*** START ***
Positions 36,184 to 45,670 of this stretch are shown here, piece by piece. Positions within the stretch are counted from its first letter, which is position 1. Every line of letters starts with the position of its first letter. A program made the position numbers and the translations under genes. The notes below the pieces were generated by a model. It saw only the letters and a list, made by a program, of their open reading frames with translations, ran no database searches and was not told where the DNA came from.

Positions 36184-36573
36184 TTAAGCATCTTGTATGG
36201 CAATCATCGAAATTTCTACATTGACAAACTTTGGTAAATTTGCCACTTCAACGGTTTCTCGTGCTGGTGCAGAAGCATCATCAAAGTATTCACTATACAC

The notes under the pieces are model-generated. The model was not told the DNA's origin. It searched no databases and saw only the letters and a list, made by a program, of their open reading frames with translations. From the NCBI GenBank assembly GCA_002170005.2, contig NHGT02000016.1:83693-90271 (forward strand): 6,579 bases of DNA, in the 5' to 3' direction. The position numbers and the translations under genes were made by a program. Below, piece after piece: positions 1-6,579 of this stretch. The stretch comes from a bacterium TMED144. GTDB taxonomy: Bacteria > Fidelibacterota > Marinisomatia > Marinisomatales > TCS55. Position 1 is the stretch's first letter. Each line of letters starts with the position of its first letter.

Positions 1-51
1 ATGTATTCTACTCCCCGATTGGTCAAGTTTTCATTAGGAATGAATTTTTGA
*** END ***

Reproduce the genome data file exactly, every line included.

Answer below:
Positions 36,184 to 45,670 of this stretch are shown here, piece by piece. Positions within the stretch are counted from its first letter, which is position 1. Every line of letters starts with the position of its first letter. A program made the position numbers and the translations under genes. The notes below the pieces were generated by a model. It saw only the letters and a list, made by a program, of their open reading frames with translations, ran no database searches and was not told where the DNA came from.

Positions 36184-36573
36184 TTAAGCATCTTGTATGG
36201 CAATCATCGAAATTTCTACATTGACAAACTTTGGTAAATTTGCCACTTCAACGGTTTCTCGTGCTGGTGCAGAAGCATCATCAAAGTATTCACTATACAC

The notes under the pieces are model-generated. The model was not told the DNA's origin. It searched no databases and saw only the letters and a list, made by a program, of their open reading frames with translations. From the NCBI GenBank assembly GCA_002170005.2, contig NHGT02000016.1:83693-90271 (forward strand): 6,579 bases of DNA, in the 5' to 3' direction. The position numbers and the translations under genes were made by a program. Below, piece after piece: positions 1-6,579 of this stretch. The stretch comes from a bacterium TMED144. GTDB taxonomy: Bacteria > Fidelibacterota > Marinisomatia > Marinisomatales > TCS55. Position 1 is the stretch's first letter. Each line of letters starts with the position of its first letter.

Positions 1-51
1 ATGTATTCTACTCCCCGATTGGTCAAGTTTTCATTAGGAATGAATTTTTGA